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Jenifer’s Journal: The pain train

If you’re going through hell, keep going. — Winston Churchill

Did you hear the one about the grandmother who straddled a rolled-up 8×10 rug, acting as “ballast” so her daughter could pull off its insanely tight plastic wrapping?  

Well, in spite of the initial hilarity of the situation, when the remaining plastic suddenly disengaged, the 76-year-old “ballast” stumbled backwards, still astride the rug, and tried to roll off the damn thing. The punchline landed a little too violently:  a bone-crunching direct hit on my right shoulder. 

Not so funny, although in the next few days it felt surprisingly good with no bruising, a little stiff, a twinge of pain once in a while but, like with other insults my body has suffered over the years — knees, back, and occasional bouts with a surly sciatic nerve —i t seemed that if I just waited it out, this too would pass. 

Well, it hasn’t.  In the past six weeks it’s gotten worse, the range of motion in my right arm increasingly limited.  Accepting that fact has felt like some kind of failure on my part. My self-image took a hit, too.  Lately I’ve become this other me, a woman scared to use her right arm for the simplest things, never knowing if picking up her coffee mug or waving at her grandkid will result in a nasty jolt of pain. 

I know I’m very lucky, in spite of how debilitated and demoralized I feel when my shoulder pain ramps up.  That pain was so persuasive, though, that it actually drove me to a bone doctor for x-rays and everything, including a remarkably ineffective cortisone shot which, in turn, forced me to take my brother’s advice: Call the FIT Center.  

Amy Mobius is the experienced physical therapist that the Shelter Island’s FiT Center is fortunate enough to employ.  Her career so far has spanned over 25 years, 19 of which (off and on, with some time dedicated to producing her three sons) have been spent working at our FIT Center. Now that she may become “my” therapist after she interviews me on March 6th, I thought I might interview her as well.

Amy told me she always knew she wanted a career in medicine, she just didn’t know what kind. Her brother, a doctor, counseled her to pay close attention to what doctors do when they see patients. She realized that an average doctor’s appointment didn’t allow for going “as deep as I wanted to go to feel helpful.”  When she went for physical therapy herself for a sports injury, she realized, “You know what, this suits me. This is where I can really help make a difference.”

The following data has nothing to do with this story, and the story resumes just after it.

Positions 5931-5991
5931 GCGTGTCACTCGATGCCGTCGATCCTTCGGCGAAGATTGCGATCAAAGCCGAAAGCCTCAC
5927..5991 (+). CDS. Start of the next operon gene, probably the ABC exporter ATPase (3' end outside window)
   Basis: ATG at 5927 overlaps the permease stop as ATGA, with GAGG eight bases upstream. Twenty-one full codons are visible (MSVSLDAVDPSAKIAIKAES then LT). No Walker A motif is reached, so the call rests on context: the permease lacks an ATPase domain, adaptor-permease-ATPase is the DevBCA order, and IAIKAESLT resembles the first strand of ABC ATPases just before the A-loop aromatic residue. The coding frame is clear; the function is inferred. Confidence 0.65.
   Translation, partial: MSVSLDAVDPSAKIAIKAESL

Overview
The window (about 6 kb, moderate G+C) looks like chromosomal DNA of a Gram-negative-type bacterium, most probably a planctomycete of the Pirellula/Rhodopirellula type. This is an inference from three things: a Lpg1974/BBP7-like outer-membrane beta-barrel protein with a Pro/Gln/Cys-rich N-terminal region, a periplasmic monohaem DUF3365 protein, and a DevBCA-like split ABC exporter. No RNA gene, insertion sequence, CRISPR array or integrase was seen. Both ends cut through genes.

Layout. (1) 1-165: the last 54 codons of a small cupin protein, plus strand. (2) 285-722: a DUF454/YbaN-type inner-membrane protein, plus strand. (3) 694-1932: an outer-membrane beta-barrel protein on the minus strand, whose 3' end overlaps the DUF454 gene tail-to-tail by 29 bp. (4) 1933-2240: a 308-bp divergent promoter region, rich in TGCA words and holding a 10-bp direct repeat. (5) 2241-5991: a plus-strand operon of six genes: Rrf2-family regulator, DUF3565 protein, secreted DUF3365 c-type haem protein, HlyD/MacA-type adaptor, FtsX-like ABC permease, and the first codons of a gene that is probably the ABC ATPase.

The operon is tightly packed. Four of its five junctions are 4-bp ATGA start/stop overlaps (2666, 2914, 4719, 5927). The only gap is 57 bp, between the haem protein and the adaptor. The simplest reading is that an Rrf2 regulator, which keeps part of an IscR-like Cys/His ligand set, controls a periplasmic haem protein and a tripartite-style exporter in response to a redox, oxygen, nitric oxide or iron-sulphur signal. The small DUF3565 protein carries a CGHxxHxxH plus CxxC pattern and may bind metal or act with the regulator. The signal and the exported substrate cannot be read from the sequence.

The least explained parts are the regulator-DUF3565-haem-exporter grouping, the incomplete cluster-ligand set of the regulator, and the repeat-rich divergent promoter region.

I asked her to characterize the general parameters and goals of physical therapy:  

“PT is about giving the patient the tools to take care of themselves. Getting them into a regular exercise program that involves stretching and strengthening their bodies.  It may include lifestyle changes as well.  We try to look at the whole person —the big picture that has brought them to therapy. How can we prevent this from happening again? Our goal is to help them live a fulfilling, happier life with less pain.”

Amy reminded me that most of her patients come to her for post-op rehabilitation. In those cases, once healing and rehabilitation are completed, pain is no longer an issue. Regarding chronic pain, however, she says, “It’s more about teaching a patient how to manage that pain, how to make adaptations, including using assistant devices when necessary, or altering their habits. Smoking, for instance, is associated with chronic pain, especially back pain.” 

According to Amy, the real key is to develop an effective exercise program. “Research has proven that it has a positive impact on all kinds of disorders including diabetes, dementia, and Parkinson’s. The exercise protocols have to be realistic, something the patient will adhere to.  In that regard, compliance is the biggest problem. Exercises can be uncomfortable, but patients have to be clear and honest with me. Everything can be altered or adjusted to make it do-able. We just need to have that conversation in order to find the right exercise prescription for that individual.”

Clearly, Amy is happy with the career decision she made decades ago. “It’s incredibly rewarding. All my patients [to one extent or another] get better and people tell me they’re still doing the exercises from 15 years ago! The loveliest thing has been being a part of the Shelter Island community in this way.” 

As my absurd “rug” incident demonstrates, it’s pretty easy to suddenly find yourself with a ticket to ride on the Pain Train.  Happily, we have someone like Amy available to help us shorten the trip.